The Reserve Bank's Monetary Policy Committee members, in their meeting on August 6, expressed concerns over the economic recovery process which has been hindered by a number of factors, including the re-imposition of lockdowns in several states and cities.
The minutes of the MPC meet revealed that majority of members also cited high consumer inflation as a matter of concern.
In the meeting, RBI Deputy Governor Michael Debabrata Patra said: "The outlook is grim; even when it improves, the expectation is one of slow, hesitant recovery, with the situation likely to worsen before it gets better. The upticks that easing of lockdowns yield are likely to be ephemeral and vulnerable to flattening out due to lack of underlying vigour."
"A durable revival of the economy depends on sustained policy support to resuscitate activity in various sectors, restore employment and livelihood to the displaced and dispossessed, continue to assure health support and pursuit of the vaccine, ease financial stresses facing households, businesses and financial intermediaries, instil confidence and anchor financial stability before it slips away."
"This underscores the urgency of unshackling monetary policy from extraneous non-pandemic constraints, emerging out of inadequate and lagged reactions in terms of supply management. In the absence of this coordinated strategy, monetary policy will be left with no option but to adhere to its primary mandate of the MPC, which is after all, achieving the medium-term target for consumer price index (CPI) inflation of 4 per cent within a band of +/- 2 per cent, while supporting growth."
Another member Ravindra H. Dholakia was quoted as saying in the MPC minutes: "After the last MPC meeting in May 2020, changes in the economic environment were along the expected lines except the official announcement about the headline CPI and implicit inflation numbers during April, May and June. These high inflation prints coupled with the apprehensions about GDP growth likely to be negative both in real terms and nominal terms would imply that the economy is not caught up in recession with deflation but in a deep stagflation, which occurs when the adverse supply shock is more severe than the demand shock."
"Under such circumstances, expansionary aggregate demand policies - both monetary and fiscal - would result first in fuelling inflation further rather than output and employment expansion and growth recovery, which is expected under recession with deflation. I have strong reservations in accepting the implicit inflation numbers for April and May announced by the NSO. I would, therefore, like to wait and watch for more reliable and realistic estimates of the headline inflation before taking any decision on the policy rate."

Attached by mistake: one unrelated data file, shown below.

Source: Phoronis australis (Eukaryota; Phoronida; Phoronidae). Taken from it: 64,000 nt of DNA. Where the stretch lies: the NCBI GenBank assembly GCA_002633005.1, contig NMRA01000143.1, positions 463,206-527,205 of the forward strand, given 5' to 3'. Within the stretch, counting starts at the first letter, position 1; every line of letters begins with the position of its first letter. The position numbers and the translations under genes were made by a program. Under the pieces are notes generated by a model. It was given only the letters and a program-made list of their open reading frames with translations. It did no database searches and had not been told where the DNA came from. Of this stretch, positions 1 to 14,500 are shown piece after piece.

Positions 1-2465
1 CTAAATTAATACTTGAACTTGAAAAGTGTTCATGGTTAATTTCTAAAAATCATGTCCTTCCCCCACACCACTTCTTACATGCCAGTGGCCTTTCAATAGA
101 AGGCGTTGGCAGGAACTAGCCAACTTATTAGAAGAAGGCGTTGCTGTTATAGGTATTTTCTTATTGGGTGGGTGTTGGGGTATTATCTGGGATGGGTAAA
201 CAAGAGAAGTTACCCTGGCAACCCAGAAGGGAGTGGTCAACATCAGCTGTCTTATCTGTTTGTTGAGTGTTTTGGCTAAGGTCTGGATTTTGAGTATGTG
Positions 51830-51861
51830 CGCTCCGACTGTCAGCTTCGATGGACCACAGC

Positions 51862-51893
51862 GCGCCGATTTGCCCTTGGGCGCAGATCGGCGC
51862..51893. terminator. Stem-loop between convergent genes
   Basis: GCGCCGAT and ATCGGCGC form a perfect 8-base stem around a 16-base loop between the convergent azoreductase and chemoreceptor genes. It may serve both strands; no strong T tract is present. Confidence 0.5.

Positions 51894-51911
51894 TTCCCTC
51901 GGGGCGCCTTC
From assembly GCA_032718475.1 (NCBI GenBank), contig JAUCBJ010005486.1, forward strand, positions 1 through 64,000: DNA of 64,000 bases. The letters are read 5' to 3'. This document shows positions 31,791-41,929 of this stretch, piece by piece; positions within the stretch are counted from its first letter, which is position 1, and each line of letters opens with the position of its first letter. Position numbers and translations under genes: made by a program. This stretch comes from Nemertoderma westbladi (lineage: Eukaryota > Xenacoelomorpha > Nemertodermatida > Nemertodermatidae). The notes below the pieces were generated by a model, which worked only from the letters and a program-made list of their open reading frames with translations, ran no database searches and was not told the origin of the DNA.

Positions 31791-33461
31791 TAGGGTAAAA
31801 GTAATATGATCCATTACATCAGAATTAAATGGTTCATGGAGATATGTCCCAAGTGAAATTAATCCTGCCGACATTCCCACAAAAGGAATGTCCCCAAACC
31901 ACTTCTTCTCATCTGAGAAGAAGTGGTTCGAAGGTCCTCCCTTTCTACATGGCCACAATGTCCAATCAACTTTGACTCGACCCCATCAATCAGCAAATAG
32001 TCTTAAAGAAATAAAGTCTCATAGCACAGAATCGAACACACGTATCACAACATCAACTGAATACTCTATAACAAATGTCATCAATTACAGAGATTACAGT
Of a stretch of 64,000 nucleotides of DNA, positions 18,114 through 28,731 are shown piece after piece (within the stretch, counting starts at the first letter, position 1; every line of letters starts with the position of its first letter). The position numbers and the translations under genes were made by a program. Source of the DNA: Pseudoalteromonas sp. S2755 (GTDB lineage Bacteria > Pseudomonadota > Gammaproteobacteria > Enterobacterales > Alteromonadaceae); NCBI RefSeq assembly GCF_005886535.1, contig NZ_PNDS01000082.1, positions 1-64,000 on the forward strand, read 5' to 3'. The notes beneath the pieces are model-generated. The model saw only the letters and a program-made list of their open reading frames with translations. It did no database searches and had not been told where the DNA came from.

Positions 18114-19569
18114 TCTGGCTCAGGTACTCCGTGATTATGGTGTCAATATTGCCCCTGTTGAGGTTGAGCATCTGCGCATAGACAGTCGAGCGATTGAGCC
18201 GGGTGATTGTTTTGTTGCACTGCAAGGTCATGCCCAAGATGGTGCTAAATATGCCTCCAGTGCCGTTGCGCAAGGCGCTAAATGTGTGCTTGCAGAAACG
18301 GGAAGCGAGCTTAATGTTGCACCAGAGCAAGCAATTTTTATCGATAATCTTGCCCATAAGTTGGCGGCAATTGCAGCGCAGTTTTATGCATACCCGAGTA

MPC member Pami Dua said: "In its attempts to revive the economy, the MPC has already front loaded cuts in the policy rate. In fact, before the Covid-19 pandemic hit the Indian economy, the policy repo rate was reduced by 135 basis points between February and October 2019 in response to the slowdown in economic activity."
"The monetary policy transmission to lending rates of banks has also improved, with a 91 basis points decline in the weighted average lending rate (WALR) on fresh rupee loans between March and June 2020. However, at the present juncture, the outlook for inflation is also uncertain, with risks more on the upside. Some clarity is also required with respect to the imputation of the April and May prints. In this context, CPI inflation data for at least two or three more months will be crucial for clearly gauging the impact of supply side disruptions and demand conditions on prices."
RBI Governor Shaktikanta Das said: "The outlook for the domestic economy remains extremely uncertain as the impact of Covid-19 is more severe than initial assessments and the global economy remains vulnerable to renewed surge in community infections and fears of a second wave."
"Lately, however, it is seen that the nascent signs of recovery in June following the gradual resumption of activity in the country, have again slumped after a renewed spate of infections forced re-imposition of lockdowns in several states and cities. The agriculture sector remains a beacon of hope."
Consequently, to curb the rise in inflation, and stabilise the general economic environment, the Reserve Bank on August 6 retained its key short-term lending rates, but maintained its growth-oriented accommodative stance.
The MPC of the central bank maintained the repo rate -- or short-term lending rate for commercial banks, at 4 per cent.
Likewise, the reverse repo rate stands unchanged at 3.35 per cent, and the marginal standing facility (MSF) rate and the 'Bank Rate' at 4.25 per cent.